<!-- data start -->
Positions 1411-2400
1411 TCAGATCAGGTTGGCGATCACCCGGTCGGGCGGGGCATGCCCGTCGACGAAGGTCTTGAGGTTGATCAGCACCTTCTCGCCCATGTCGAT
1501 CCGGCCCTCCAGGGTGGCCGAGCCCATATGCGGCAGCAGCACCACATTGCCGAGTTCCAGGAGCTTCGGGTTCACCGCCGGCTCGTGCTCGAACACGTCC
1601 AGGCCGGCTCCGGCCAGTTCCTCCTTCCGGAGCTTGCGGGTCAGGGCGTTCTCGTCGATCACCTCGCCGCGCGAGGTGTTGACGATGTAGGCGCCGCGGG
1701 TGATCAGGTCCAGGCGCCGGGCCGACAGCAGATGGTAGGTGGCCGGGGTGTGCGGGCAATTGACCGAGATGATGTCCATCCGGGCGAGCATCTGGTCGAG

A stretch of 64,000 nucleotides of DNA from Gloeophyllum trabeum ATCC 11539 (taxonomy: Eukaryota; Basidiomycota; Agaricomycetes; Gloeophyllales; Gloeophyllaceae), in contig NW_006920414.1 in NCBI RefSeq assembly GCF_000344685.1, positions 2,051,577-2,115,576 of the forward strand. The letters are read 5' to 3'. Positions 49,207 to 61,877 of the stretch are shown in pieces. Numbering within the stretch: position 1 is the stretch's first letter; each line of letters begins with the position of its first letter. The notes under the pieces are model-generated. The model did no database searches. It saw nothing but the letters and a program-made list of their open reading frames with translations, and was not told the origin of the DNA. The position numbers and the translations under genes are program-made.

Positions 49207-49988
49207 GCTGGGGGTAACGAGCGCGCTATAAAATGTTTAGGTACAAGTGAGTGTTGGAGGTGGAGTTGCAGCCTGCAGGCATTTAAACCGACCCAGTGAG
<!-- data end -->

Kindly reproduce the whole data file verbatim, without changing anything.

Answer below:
Positions 1411-2400
1411 TCAGATCAGGTTGGCGATCACCCGGTCGGGCGGGGCATGCCCGTCGACGAAGGTCTTGAGGTTGATCAGCACCTTCTCGCCCATGTCGAT
1501 CCGGCCCTCCAGGGTGGCCGAGCCCATATGCGGCAGCAGCACCACATTGCCGAGTTCCAGGAGCTTCGGGTTCACCGCCGGCTCGTGCTCGAACACGTCC
1601 AGGCCGGCTCCGGCCAGTTCCTCCTTCCGGAGCTTGCGGGTCAGGGCGTTCTCGTCGATCACCTCGCCGCGCGAGGTGTTGACGATGTAGGCGCCGCGGG
1701 TGATCAGGTCCAGGCGCCGGGCCGACAGCAGATGGTAGGTGGCCGGGGTGTGCGGGCAATTGACCGAGATGATGTCCATCCGGGCGAGCATCTGGTCGAG

A stretch of 64,000 nucleotides of DNA from Gloeophyllum trabeum ATCC 11539 (taxonomy: Eukaryota; Basidiomycota; Agaricomycetes; Gloeophyllales; Gloeophyllaceae), in contig NW_006920414.1 in NCBI RefSeq assembly GCF_000344685.1, positions 2,051,577-2,115,576 of the forward strand. The letters are read 5' to 3'. Positions 49,207 to 61,877 of the stretch are shown in pieces. Numbering within the stretch: position 1 is the stretch's first letter; each line of letters begins with the position of its first letter. The notes under the pieces are model-generated. The model did no database searches. It saw nothing but the letters and a program-made list of their open reading frames with translations, and was not told the origin of the DNA. The position numbers and the translations under genes are program-made.

Positions 49207-49988
49207 GCTGGGGGTAACGAGCGCGCTATAAAATGTTTAGGTACAAGTGAGTGTTGGAGGTGGAGTTGCAGCCTGCAGGCATTTAAACCGACCCAGTGAG